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Trip Report

East Fork Foss - Necklace Valley, Tank Lakes

Central Cascades

Trip Report By

Hiked Sep 3, 2011

Type of Hike

Multi-night backpack

Snow

Snowfields to cross - could be difficult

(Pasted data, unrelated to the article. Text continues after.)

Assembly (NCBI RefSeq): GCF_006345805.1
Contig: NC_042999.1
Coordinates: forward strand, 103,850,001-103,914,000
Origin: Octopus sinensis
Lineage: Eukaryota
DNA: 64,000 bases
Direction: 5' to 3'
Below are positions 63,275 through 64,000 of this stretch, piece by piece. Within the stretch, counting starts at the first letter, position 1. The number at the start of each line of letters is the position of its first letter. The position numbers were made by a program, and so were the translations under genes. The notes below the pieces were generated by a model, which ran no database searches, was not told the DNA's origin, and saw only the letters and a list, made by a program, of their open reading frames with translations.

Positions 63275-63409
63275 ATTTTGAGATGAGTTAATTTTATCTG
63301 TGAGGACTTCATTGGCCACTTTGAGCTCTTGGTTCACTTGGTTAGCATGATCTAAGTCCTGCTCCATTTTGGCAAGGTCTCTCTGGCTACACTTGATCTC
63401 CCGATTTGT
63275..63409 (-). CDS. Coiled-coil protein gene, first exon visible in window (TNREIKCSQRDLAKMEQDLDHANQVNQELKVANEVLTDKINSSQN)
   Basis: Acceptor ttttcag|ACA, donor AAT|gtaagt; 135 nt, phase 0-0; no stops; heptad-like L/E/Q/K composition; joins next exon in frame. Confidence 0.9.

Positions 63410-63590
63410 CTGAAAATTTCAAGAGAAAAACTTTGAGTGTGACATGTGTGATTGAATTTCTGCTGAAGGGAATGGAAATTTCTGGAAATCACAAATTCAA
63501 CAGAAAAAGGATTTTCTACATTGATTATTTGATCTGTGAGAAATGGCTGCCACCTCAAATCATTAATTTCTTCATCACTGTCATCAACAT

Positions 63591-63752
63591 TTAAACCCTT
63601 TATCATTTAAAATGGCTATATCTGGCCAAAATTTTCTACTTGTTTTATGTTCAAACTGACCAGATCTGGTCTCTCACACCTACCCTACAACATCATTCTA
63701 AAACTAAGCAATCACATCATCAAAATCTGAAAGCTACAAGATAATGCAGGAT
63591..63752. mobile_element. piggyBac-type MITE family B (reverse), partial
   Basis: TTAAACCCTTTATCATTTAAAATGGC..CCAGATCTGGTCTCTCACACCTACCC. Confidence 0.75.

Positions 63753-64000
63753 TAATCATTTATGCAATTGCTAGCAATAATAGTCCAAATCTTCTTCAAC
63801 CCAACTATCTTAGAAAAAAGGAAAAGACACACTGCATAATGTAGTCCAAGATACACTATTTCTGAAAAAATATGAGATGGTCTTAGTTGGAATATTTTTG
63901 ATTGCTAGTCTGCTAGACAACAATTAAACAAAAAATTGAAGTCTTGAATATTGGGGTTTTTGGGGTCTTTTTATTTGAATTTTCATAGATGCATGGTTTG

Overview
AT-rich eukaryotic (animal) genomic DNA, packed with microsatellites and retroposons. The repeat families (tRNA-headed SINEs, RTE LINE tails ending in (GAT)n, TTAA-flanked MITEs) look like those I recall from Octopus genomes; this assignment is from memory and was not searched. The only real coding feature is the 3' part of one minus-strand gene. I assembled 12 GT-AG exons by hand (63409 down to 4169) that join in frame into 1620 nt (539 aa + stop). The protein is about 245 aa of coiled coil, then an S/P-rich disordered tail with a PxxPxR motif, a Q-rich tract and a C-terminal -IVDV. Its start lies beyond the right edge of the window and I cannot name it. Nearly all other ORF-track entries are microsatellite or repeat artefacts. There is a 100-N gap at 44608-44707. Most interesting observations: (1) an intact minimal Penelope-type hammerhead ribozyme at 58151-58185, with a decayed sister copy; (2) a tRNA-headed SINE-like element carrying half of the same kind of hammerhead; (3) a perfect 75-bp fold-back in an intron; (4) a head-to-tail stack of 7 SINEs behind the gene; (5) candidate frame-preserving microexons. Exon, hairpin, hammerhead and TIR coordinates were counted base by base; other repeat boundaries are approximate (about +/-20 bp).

We tried Fred Beckey's route, planning to make a three day loop by going in via the Necklace Valley and out on the Big Heart Lake trail. We weren't able to complete it, but what we did do was quite an adventure. Joining me for it where my friends Ola, Marcin, and Stephen, all of whom had camped with me many times before and were in great physical shape. Before starting, we checked with the ranger and there had been no further reports of the food-acclimatized bear since July, so we packed plenty of cord for hanging bear bags (as always) and didn't worry any further. Throughout the entire trip, we didn't see a single bear. Day 1 Our goal for the first day (Saturday) was to push all the way up to Tank Lakes, which was 10 miles in and roughly 4000' of gain. We were at the trailhead at 8:45, and the hike up through the Necklace Valley went easily enough. A while after the 7-mile marker, we reached Jade Lake, where we had a late lunch at 2pm. The trail continues up the valley, going right by the front door of the Necklace Valley Cabin, which is where the 8-mile marker is. Continuing in the direction of La Bohn Peak, eventually the trail disperses into the talus field, where cairned paths go off in a dozen different directions. If you know the direction of Tank Lakes, you can't go wrong, but the quickest way is to parallel the stream uphill and then follow the spine of the tiny ridge of talus in the middle of that field upward. We reached Tank Lakes at 6:30, with much photo-taking both on the way up and once we got there, it's a very beautiful area with a few glimpses of distant Glacier Peak on the way up. Although many other groups were already camping at the lake, somehow they had left us a table of rock with a prime view above the north end of the lake, right after you come over the ridge. We set up tents there, but unfortunately it was extremely windy, and we all had a very difficult time getting any sleep between the sounds of our tents constantly flapping, and occasionally having to get up to add rocks to the rock piles that we used in place of stakes. Day 2 Due to our painfully little sleep, I didn't have the heart to get the group up at 6am as originally planned. Instead, we were up by 8:30, and after a hot breakfast & packing, we didn't move out until 10:30. Ouch, not exactly an early start. Here's where we really got into the meat of the trip, since after Tank Lakes it wasn't always immediately obvious where we should be traveling. We left all other people behind and descended due south of the lake for a ways, hiking down from one meadow on a shelf to another over and over again while curving very slowly westward, until we reached the gentle saddle of Iron Cap Pass at 5300'. Many "committee meetings" about which way we should be going meant that we spent almost equal time stopped talking as we did actually moving, so progress was slow. From Iron Cap Pass at 12:30, we could see Otter Lake and the direction we had to go was more clear, so we headed north and descended, but now instead of simple walking we got our first taste this-trip of scrambling down a talus field, and it took forever. We each had different levels of comfort when it came to traveling on the rocks, so as a group we had to move slowly. We had all scrambled before on other trips, but I don't think for nearly as long. At 2:00 we reached the marshy meadow that made a flat bottom to the valley so far. After lunch there, it wasn't long until we were back on talus and aiming for the stream that feeds Otter Lake. Right about where the stream seems like it's about to become a waterfall close to the lake, the talus presents you with a Y-intersection, where the west fork of the Y traverses across the forested slope (as opposed to following the stream). That west fork is the right way to go, and as we traversed it we were shocked to see people coming up behind us, the first people we had seen since we left camp that morning. Turns out it was three guys who had passed us on our first day too. Their pace as at least two or three times what ours was, and they had hiked in Necklace Valley the same day we had, but then swung east, summited Mount Hinman, came back west, and caught up to us here. Holy crap that's impressive. We followed their lead for a while and it gave us a huge boost of speed too, something we badly needed, and we were very thankful. The talus gave way to a brief forest crowded with huckleberry bushes, descending slightly and then hoping over the stream that's the drainage of the small Iron Cap Lake high above us. After that, we crossed a swampy meadow and then were on talus again, which we followed descending slightly, reaching a wall of thick alder on the other side. After punching through the wall of alder, we were in a forest that was more open. At this point we let the Hinman guys go ahead, we couldn't match their pace anymore. I'm also not sure if we were following Beckey's route exactly or if we made our own short cut, but we diagonaled upward through the forest straight for Azurite Lake, and broke out onto an open meadow of heather overlooking it through a single row of trees. The time was 5:30, and everything had gone according to plan so far, except for it being far later in the day than I had originally imagined. The next part of Beckey's route gave us a world of trouble: we need to get around Azurite Lake, but it's in a deep bowl-shaped valley and it has cliffs dropping straight into it a points, so we couldn't simply walk around the shore. Beckey says there's a ledge on the south side that allows you to circle above the cliffs, but there's no clue how high this ledge is. We lost hours exploring and looking for it. As sunset crept up on us, we were forced to give up and go back to the our meadow overlook to camp, still on the east side of Azurite Lake. (My conscience cringed at camping on the heather here, but we had lost the sun and had nowhere else to go, so we had to set up camp.) Before going to sleep we had to discuss and come up with a new plan. Our problem was that we didn't make it nearly as far as we had hoped, since my goal had been to camp near Chetwoot Lake that night. (True, even if we found the ledge, we probably wouldn't have reached Chetwoot by nightfall, but we could have gotten lot closer and been better off distance-wise to the Heart Lake trail.) So, from east of Azurite there was too much distance to cover by going forward to Chetwoot, Big Heart, and the entire Big Heart trail the next day. There was also too much distance to cover to retrace the entire way we'd come over the last two days. After some back-of-the-napkin math, we figured if we got up at 5am, left camp at 7am, then hiked for 17 hours retracing our steps, we'd reach the car by midnight. Sunset would catch us on the well-defined trail of Necklace Valley, so hiking by headlamps would be acceptable there. With that plan in mind, we went to bed, knowing tomorrow was going to suck balls. Day 3 This group is not used to alpine starts, even though 5am barely qualifies as one. It hurt to get up, but the stars were pretty. Sunrise came quickly and we weren't fully packed by the time it was light. During our packing, I went down to the lake to fill our water, and guess who I ran into: The three Hinman Guys! They're still the only other people we ever saw out there. They effortlessly found the ledge on their first try: if you follow the shore all the way until it reaches the cliff face, then retrace until the very first steep climb of rocks (they're a little wet & mossy, but climbable), that'll get you up onto the ledge that takes you to the talus field on the other side. If you were doing the route the opposite way, it's much easier to find. With this new info, and the dread of 17 hours of hiking, we reevaluated where we were on the map. If we could get to Lake Angeline, and then cut north-west straight across it's drainage stream, it would be way shorter to get to the Big Heart trail. We had a way to get out at a reasonable hour again! Ironically, one of the main reasons I wanted to take this option was that the earlier exit would mean we'd contact Stephen's girlfriend, Mine, soon, because I was worried she might call SAR if we were out past midnight that night. I also confess that I was driven by ambition to complete the loop that we had set out to, and although that may have clouded my judgement a little, I wasn't pushing that idea on anyone else in the group, we all came a consensus fairly naturally and without encouragement: Angeline Lake it would be! Now that the mystery of the ledge was solved, getting to Angeline was straight forward, and it was a beautiful sight. Once we had climbed out of Azurite's bowl, we were in a meadow overlooking Angeline at 9am. We walked out on a rock point for photos and to scope out the ridges around the lake. Unfortunately, the ridge to the north east side of the lake that we were planning on taking didn't look so good. The bottom portion of it was cliffs straight down to the water. On slopes above the cliffs were steep talus fields, which was what we figured Beckey's hidden route in that area was referring to. However, just the idea of them being perched on top of cliffs made them look scary, even though the talus was obviously stable to still be there. We also briefly discussed sticking to the very spine of the ridge the whole way, which meant also summiting that 5359' point unnecessarily, so it sounded easier to take the lower talus fields. We traveled north through forest, easily at first, and we ran into cairns which reassured us even more. Eventually we got out onto talus. It ended up being 11:30, so we felt very committed to this route, since it would take at least 2 hours to return to the meadow, and probably another 2 just to get equally far on the spine of the ridge if we changed our mind. The way ahead through the talus field looked scarier & scarier, and I really wanted us to be up on the ridge instead. We happened across a gully that looked like a gentle slope all the way up to the ridge, or at least that's how it looked from the bottom. We started climbing it, and there were some tricky parts. We got past two short tricky parts by climbing it without packs, then handing the packs up. This was slow going, and eventually I realized what a bad idea it was. The climbs were only going to get trickier, and there was no way we were going to safely climb them all. We had to get out of there, and up was not an option. It was 1:45pm when we made the call, all cramped together on a ledge in the gully: we couldn't do this anymore, and we couldn't take any more risks. We should have retraced our steps in the first place, rather than go with the unknown. But, hindsight is always 20-20, and it's really hard to choose to go back when you think you are two-thirds of the way around your loop. Ultimately, we were under a mile as the crow flies between where we had to turn back, and where the Big Heart trail would have picked up for us. How frustrating! If only there had been a safe way to cross that mile, we would have been out before sunset on Monday night like originally planned. But, there was not, so we had to go back, all the distance we had covered in the last two and a half days, even though our friends were expecting us to be out tonight. We hiked back across the talus above the cliffs, through the forest, and arrived again at the meadow centered between Azurite and Angeline at 4:00pm. We had a quick late lunch, and then decided we cover all the ground we could before dark, and then we'd still have a painfully long hike to do Tuesday before we had gone completely out the way we came. At first our camping target was the same heather meadow we had used Sunday night. Our drive to do it was high and our pace was good, so we actually made it well past that, and all the way back to the swampy meadow by the drainage stream from Iron Cap Lake. Although we could make infinite drinking water, we were past the last meal that we had originally planned food for. We still had a ton of snack food left, since of course you always pack extra food, so our limited food was only a minor concern so far. Rather than a full meal pack for everyone, I ate a small snack and called it good for the night. Considering the high amount of calories I had been downing during the earlier half of the trip, that was all I needed and I still felt fully recharged. Day 4 (now overdue) 4:30am, up and at em! This time doing the alpine start right, we were packed & hiking by 6:15am, just after first light since we didn't want to navigate in this off-trail terrain with headlamps. We made amazing time too, our drive was very high to get out and be done with this, and we blew my time estimates out of the water! We had ascended all the way back to Tank Lakes by 10:15am, whereas I was going to be happy if we made it there by early afternoon. Amazing! We did go slower on the two miles between Tank Lakes and picking up the Necklace Valley trail again, I think some of our adrenaline wore off at that point, plus our leg muscles were really, really tired from all the many and long talus fields we had already crossed this trip, so descending carefully through this last one took a difficult effort to keep our legs steady. After reaching the real trail at 1:15, we sat down and cooked up the emergency/extra meal packs that my friends were responsible enough to bring. It gave us a big lunch, and got some calories back in us for the long trail walk we had ahead of us: 8 or 9 miles to go, though at least it's downhill. All the while we're feeling super guilty and embarrassed about anyone who might be worried about us, the meetings at work we're missing that day, and largely unnecessary hassle that Search And Rescue might be going through right now. We kept trying to reach the outside world by both cell phone and a weak little GMRS walkie talkie, but never got any signals anywhere on the trail. As expected, the hike out was a long, uneventful slog. We cheered aloud when we reached the parking lot at 7:30pm. I hadn't even finished all my snack food by then, I still managed to hike out with extra. After all changing into the comfy shoes we had stashed in the car, we were able to drive until we got cell phone service, and finally get to tell people that we were just fine. Mine (Stephen's girlfriend) had handled the situation perfectly, posting on nwhikers.net about us and asking for advice. She also called the local ranger to let them know we were overdue. She hadn't quite taken the plunge of calling SAR, which we were thankful for; I'd be mortified if they had to be mobilized because of us. A hugely helpful point was that, amazingly, the Hinman Guys helped us out yet again here: They saw Mine's post on nwhikers.net, and told her that they had seen us safe & sound by Azurite Lake, so the most reasonable assumption was that we were just delayed, which set her mind at ease long enough for us to hike out. Retrospective So, in retrospect, what were our mistakes? It's easy to call all decisions bad after the fact when the outcome ends up being bad, but what are the ones where given the knowledge we had at the time, we should have made a different decision? A reoccurring theme is that when we had to choose between one option that we knew was a bad option, and a second option that was unknown, we always put too much optimism in the unknown even though realistically it could be worse than the known-but-bad-option. For example, on Monday morning we knew retracing our steps would suck and get us out ridiculously late that night, but the unknown option was to keep going forward, so we just assumed that would be better without any logical basis other than it was shorter, so that was a bad decision. That was probably our most crucial bad decision of the trip. Another example was when we were overlooking Angeline Lake and we were choosing between going around its south end and then walking out along the ridge between Angeline and Big Heart, which we had a previous trip report of so we knew it was passable, but it would be at least three times as much distance as shortcutting on the northeastern side, a route we didn't have a report from, but we were optimistic that that unknown route would be quicker simply because it was shorter on the map. Of course we were already in trouble by that point, but it's an example of the same mode of thinking. So, when choosing between a bad option and an unknown option, we frequently opted for the unknown, when we should have been smart enough at the time to stick with the known, even if it seemed like the bad option, because at least that limits the badness of it to only that. Another category of bad decision falls under the planning of the trip, even before we were out there. I don't think it was a mistake to go to this beautiful country, and I don't think it was a mistake to attempt so much off-trail travel (for the record we were awfully close to completing it), but it was a mistake to not make a better backup plan accounting for the fact that it was a loop hike. Realistically any loop (or car-shuttle hike) that doesn't have people travelling & reporting on it regularly could end up being blocked and force you to retrace at any point, off- or on-trail (like a major washout or something), so loops should only be attempted when you've already planned in both time & amount of food to do the entire thing backwards if need be. The fact that this was off-trail travel didn't bite us as much as the fact that it was a loop, since if it had been an in-and-out hike, running into trouble going forward would have caused us to turn around and get home at a sooner time than people expected us instead of at a later time. Overall, I think most of our decisions were good. For example, I'm happy we finally settled on hiking all the way back the way we came rather than trying to climb something dangerous. That was a decision that finally put our own safety at a higher priority than what the outside world would think of our safety at the time (a difficult tradeoff to make), since the outside world only had one data point: either we were overdue or we weren't. Thank you to Ola, your route-finding instincts are way better than mine, and I don't see how we could have done this with out you. Thank you to Stephen, who not only kept a positive attitude but was actually cheerful through the whole thing, uplifting the group. Thank you to Marcin, who was the voice of caution and reigned the rest of us in when we started to make too ambitious of decisions. Also thanks for packing extra meal packs. Thank you to the Hinman Guys, that makes three separate times where you hugely helped us out (the speedy travel, finding the ledge, and checking nwhikers.net) Thank you to Mine, who had our backs and walked the delicate line between panicking & relaxing perfectly. Also, for the record: we were never lost. We always knew where we were and how to get back. We were just blocked and didn't know where to go on ahead. Lost is such a strong word :) For more photos than you have patience to click through, go here: https://picasaweb.google.com/rob.busack/NecklaceValley?authuser=0&authkey=Gv1sRgCMXB4cGO5rekdg&feat=directlink